Example: Forrester (2010) used a longitudinal case-study approach to document the musical development of one child between the ages of l and 4 years.
* Systematic review
Systematic reviews critically appraise a range of research evidence or literature (or both) on a particular topic. From the analysis, it identi?es key messages and continuing gaps in understanding.
Example: Sebba et al. (2008) searched electronic databases and journals to ?nd and review 26 published research studies relating to the topic of self and peer assessment in secondary schools.
Exploratory research seeks to understand situations more clearly and deeply than before, often from varied perspectives.
Example: Rassool (2004) explored ways in which children from minority ethnic groups viewed themselves culturally and educationally within British society.
Comparative research investigates two or more different situations, for instance practice in different countries or institutions, and makes comparisons in order to understand both situations better.
Example: Jerman and Pretnar (2006) compared the musical abilities of l1-year- old children on the Caribbean island of Martinique and in Slovenia. This comparison identi?ed common elements and some differences which seemed to explain much better results on Martinique.
* Grounded theory
This approach is often used to create or produce an overall theory from wide-ranging investigation, often culminating in an intricate flow chart or diagram. The approach was ?rst formulated by Glaser and Strauss (1967).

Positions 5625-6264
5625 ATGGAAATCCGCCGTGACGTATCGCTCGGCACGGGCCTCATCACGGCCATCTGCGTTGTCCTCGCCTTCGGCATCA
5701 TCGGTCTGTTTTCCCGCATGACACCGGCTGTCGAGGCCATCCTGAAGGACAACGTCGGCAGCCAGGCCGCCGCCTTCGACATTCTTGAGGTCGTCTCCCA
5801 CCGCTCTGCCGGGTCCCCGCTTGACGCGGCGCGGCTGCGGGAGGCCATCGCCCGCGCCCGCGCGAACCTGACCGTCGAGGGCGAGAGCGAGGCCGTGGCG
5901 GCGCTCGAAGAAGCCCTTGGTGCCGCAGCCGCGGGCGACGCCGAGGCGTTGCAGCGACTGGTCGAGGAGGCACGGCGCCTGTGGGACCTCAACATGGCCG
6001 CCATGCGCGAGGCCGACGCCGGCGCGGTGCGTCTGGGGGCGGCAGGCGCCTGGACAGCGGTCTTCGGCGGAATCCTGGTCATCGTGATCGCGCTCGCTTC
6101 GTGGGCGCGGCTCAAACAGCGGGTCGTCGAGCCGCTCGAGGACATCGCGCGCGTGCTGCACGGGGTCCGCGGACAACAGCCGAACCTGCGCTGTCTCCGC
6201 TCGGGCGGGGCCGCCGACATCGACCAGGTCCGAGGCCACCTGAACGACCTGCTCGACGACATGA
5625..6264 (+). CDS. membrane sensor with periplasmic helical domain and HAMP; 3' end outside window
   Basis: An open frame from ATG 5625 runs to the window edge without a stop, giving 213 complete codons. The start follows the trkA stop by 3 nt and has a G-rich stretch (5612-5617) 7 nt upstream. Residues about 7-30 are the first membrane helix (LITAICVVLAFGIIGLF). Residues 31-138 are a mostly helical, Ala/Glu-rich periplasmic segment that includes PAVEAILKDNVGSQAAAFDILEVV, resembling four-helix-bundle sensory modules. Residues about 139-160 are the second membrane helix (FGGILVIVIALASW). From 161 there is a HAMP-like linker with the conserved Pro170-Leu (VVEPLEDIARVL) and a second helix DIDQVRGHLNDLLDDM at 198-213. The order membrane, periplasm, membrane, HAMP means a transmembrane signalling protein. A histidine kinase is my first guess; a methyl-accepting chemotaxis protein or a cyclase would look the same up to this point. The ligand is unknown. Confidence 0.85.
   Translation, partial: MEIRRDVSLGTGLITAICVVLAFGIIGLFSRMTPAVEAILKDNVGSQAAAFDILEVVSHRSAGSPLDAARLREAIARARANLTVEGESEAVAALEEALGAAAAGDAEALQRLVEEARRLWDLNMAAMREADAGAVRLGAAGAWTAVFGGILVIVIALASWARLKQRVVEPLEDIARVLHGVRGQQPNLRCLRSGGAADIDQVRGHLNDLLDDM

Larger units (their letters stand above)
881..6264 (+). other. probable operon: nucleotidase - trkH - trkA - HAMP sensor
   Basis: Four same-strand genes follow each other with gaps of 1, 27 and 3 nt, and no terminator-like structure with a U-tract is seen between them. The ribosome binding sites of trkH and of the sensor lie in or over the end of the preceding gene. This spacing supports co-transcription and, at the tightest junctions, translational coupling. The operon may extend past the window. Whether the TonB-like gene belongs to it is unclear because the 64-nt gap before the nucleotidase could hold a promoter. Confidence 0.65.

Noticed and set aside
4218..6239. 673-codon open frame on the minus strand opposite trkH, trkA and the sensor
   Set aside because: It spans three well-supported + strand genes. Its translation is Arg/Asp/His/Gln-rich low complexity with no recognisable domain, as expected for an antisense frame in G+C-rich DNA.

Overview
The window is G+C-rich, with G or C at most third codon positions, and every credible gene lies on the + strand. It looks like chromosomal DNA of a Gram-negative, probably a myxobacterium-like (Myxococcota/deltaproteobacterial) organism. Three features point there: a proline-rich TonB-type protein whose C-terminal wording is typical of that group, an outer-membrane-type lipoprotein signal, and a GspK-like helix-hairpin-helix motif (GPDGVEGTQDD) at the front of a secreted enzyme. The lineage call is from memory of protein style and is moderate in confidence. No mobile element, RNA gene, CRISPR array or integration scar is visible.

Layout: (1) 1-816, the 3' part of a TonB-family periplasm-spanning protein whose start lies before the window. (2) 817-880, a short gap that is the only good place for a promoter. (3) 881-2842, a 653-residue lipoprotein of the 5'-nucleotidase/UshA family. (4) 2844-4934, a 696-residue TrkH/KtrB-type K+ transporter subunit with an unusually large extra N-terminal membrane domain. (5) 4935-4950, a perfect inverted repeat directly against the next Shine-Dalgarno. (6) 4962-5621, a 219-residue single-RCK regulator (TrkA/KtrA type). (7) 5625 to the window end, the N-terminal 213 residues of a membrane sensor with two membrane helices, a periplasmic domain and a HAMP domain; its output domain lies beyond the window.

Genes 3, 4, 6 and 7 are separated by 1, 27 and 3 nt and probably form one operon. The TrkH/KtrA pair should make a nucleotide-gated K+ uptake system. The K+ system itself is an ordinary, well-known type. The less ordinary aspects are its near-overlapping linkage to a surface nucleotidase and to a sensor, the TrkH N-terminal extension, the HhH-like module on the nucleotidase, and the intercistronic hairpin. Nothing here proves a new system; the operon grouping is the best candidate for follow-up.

Example: Thomberg?s (2008) grounded-theory research in Sweden developed a categorized system of school rules and sought to explain the logic behind them.
Ethnographic research studies cultures or groups in naturalistic contexts, ?understanding things from the point of view of those involved? (Denscombe, 2010: 80-81). Ethnographic researchers often immerse themselves in the lives of those they are researching.
Example: Tang and Maxwell (2007) used observation, interviews, daily conversations and questionnaires to investigate cultural features of the Chinese kindergarten curriculum, ?nding that ?children are taught to learn together rather than explore individually? and that children ?s 'spontaneous learning interests are welcomed but seldom developed in depth?.
Blatchford, P., Bassett, P., Brown, P., Martin, C., Russell, A., and Webster, R. (2011) ?The impact of support staff on pupils? ?positive approaches to learning? and their academic progress?, British Educational Research Journal, 37(3): 443-464
Blenkinshop, S., Bradshaw, S., Cade, J,.Chan, D., Greenwood, D., Ransley, J., Schagen, S., Scott, E., Teeman, D. and Thomas, J. (2007) Further Evaluation of the School Fruit and Vegetable Scheme. London: Department of Health.
Forrester, M.A. (2010) ?Emerging musicality during pre-school years: a case study of one child?, Psychology of Music, 38(2): 131-158.
Jerman, J., and Pretnar, T. (2006) ?Comparative analysis of musical abilities of 11-year-olds from Slovenia and the island of Martinique?, Education 3-13, 34(3): 233-242.
Rassool, N. (2004) ?Flexible identities: exploring race and gender issues amongst a group of immigrant pupils in an inner-city comprehensive school?, in V. Lewis, M. Kellett, C. Robinson, S. Fraser and S. Ding (eds) The Reality of Research with Children and Young People. London: Sage.
Rule, P. and Modipa, T.R. (2011) ? ?We must believe in ourselves?: attitudes and experiences of adult learners with disabilities in KwaZulu-Nata, South Africa?, Adult Education Quarterly, 28 February. Available at: http://aeq.sagepub.com/content/early/recent (accessed 27 January 2012).
Sebba J., Crick R.D., Yu, G., Lawson H., Harlen W. and Durant K. (2008) ?Systematic review of research evidence of the impact on students in secondary schools of self and peer assessment?, in Research Evidence in Education Library. London: EPPI-Centre, Social Science Research Unit, Institute of Education, University of education, University of London.